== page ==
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NORTON'S THEOREM



Norton's theorem for linear electrical networks, known in Europe as the Mayer–Norton theorem, states that any collection of voltage sources, current sources, and resistors with two terminals is electrically equivalent to an ideal current source, I, in parallel with a single resistor, R. For single-frequency AC systems the theorem can also be applied to general impedances, not just resistors. The Norton equivalent is used to represent any network of linear sources and impedances, at a given frequency. The circuit consists of an ideal current source in parallel with an ideal impedance (or resistor for non-reactive circuits).

Edward Lawry Norton (28 July 1898, Rockland, Maine–28 January 1983, Chatham, New Jersey) was an accomplished Bell Labs engineer and scientist famous for developing the concept of the Norton equivalent circuit. He attended the University of Maine for two years before transferring to M.I.T. and received a S.B. degree (electrical engineering) in 1922. He received an M.A. degree from Columbia University in 1925.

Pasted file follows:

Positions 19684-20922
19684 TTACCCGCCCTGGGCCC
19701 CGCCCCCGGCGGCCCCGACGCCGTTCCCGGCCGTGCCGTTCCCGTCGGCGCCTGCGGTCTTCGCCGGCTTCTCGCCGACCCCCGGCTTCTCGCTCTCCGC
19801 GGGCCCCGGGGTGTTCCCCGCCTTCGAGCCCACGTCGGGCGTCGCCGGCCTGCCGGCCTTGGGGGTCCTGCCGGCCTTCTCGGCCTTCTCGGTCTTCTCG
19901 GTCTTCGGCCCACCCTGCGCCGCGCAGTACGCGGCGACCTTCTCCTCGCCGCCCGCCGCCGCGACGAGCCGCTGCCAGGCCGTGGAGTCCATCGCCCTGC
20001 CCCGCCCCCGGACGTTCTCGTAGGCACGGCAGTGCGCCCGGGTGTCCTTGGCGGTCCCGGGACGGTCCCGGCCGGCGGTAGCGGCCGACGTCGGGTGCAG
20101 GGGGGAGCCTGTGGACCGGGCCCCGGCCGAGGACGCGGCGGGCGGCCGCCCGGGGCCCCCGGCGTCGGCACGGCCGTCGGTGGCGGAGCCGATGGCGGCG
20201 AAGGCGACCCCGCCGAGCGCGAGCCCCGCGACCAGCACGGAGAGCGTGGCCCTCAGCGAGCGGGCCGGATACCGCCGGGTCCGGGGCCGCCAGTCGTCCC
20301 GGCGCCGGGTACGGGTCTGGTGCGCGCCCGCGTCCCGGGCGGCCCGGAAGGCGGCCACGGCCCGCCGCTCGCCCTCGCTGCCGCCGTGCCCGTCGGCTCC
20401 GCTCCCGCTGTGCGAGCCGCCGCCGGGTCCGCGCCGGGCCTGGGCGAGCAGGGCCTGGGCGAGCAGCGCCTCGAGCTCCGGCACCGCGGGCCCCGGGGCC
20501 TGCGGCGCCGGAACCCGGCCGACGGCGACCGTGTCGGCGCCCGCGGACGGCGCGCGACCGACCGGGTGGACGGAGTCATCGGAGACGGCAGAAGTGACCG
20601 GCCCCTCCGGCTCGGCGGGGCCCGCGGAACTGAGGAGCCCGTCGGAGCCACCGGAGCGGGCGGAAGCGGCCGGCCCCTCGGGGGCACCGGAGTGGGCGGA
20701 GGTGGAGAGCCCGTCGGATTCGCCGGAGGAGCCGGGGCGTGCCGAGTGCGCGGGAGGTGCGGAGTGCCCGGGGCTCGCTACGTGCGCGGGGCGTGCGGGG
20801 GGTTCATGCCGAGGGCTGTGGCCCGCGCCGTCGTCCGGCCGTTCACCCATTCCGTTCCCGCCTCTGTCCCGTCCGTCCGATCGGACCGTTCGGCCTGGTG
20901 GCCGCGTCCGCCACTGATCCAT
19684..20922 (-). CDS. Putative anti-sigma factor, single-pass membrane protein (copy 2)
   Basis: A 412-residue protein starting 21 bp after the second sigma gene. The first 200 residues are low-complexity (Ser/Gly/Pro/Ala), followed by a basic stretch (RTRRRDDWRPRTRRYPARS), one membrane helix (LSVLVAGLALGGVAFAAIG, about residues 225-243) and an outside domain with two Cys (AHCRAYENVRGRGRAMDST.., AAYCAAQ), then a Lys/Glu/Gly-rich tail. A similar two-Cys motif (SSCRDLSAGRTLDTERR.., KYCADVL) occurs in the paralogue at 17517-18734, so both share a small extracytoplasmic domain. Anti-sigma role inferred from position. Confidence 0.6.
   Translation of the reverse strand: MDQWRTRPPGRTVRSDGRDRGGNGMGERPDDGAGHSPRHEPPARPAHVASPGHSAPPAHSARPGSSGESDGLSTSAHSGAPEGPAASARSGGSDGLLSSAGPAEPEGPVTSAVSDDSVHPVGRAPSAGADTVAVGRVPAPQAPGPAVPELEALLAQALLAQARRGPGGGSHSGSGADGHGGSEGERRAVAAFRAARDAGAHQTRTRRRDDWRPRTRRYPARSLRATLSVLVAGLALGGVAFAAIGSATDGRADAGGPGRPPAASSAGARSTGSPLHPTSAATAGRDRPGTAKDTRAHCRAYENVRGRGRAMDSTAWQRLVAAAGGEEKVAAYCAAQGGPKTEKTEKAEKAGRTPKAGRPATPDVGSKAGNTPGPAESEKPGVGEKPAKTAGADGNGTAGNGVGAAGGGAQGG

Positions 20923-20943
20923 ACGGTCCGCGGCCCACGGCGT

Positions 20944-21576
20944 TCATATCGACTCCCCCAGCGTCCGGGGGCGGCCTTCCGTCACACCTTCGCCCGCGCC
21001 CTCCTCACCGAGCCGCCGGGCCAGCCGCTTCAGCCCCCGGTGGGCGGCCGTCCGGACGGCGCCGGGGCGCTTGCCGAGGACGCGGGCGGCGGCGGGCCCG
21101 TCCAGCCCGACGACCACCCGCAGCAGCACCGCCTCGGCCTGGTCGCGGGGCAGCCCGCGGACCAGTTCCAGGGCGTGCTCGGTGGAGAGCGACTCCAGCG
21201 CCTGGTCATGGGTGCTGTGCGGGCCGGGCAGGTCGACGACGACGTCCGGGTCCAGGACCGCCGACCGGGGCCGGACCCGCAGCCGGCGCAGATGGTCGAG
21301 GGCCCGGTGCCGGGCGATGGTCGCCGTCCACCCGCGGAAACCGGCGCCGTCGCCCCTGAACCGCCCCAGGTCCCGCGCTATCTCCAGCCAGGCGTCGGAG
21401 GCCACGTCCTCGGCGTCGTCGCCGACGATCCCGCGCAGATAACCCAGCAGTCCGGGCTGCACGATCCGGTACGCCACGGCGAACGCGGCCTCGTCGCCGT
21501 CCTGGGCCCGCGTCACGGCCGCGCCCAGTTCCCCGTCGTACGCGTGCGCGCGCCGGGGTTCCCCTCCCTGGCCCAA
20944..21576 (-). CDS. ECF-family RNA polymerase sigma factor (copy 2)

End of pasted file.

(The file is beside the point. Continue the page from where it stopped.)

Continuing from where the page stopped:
Norton's Theorem states that it is possible to simplify any linear circuit, no matter how complex, to an equivalent circuit with just a single current source and parallel resistance connected to a load. Just as with Thevenin's Theorem, the qualification of “linear” is identical to that found in the Superposition Theorem: all underlying equations must be linear (no exponents or roots).

Step by step procedure in using norton's theorem in electrical network analysis. This is a power point presentations which is also a simplified version design for better understanding of the topic.

Any collection of batteries and resistances with two terminals is electrically equivalent to an ideal current source i in parallel with a single resistor r. The value of r is the same as that in the Thevenin equivalent and the current i can be found by dividing the open circuit voltage by r.

A detailed circuit representation of norton and thevenin's equivalent circuits. Includes equivalent networks, power transfer, source transformation.

A video tutorial on norton equivalent circuit.

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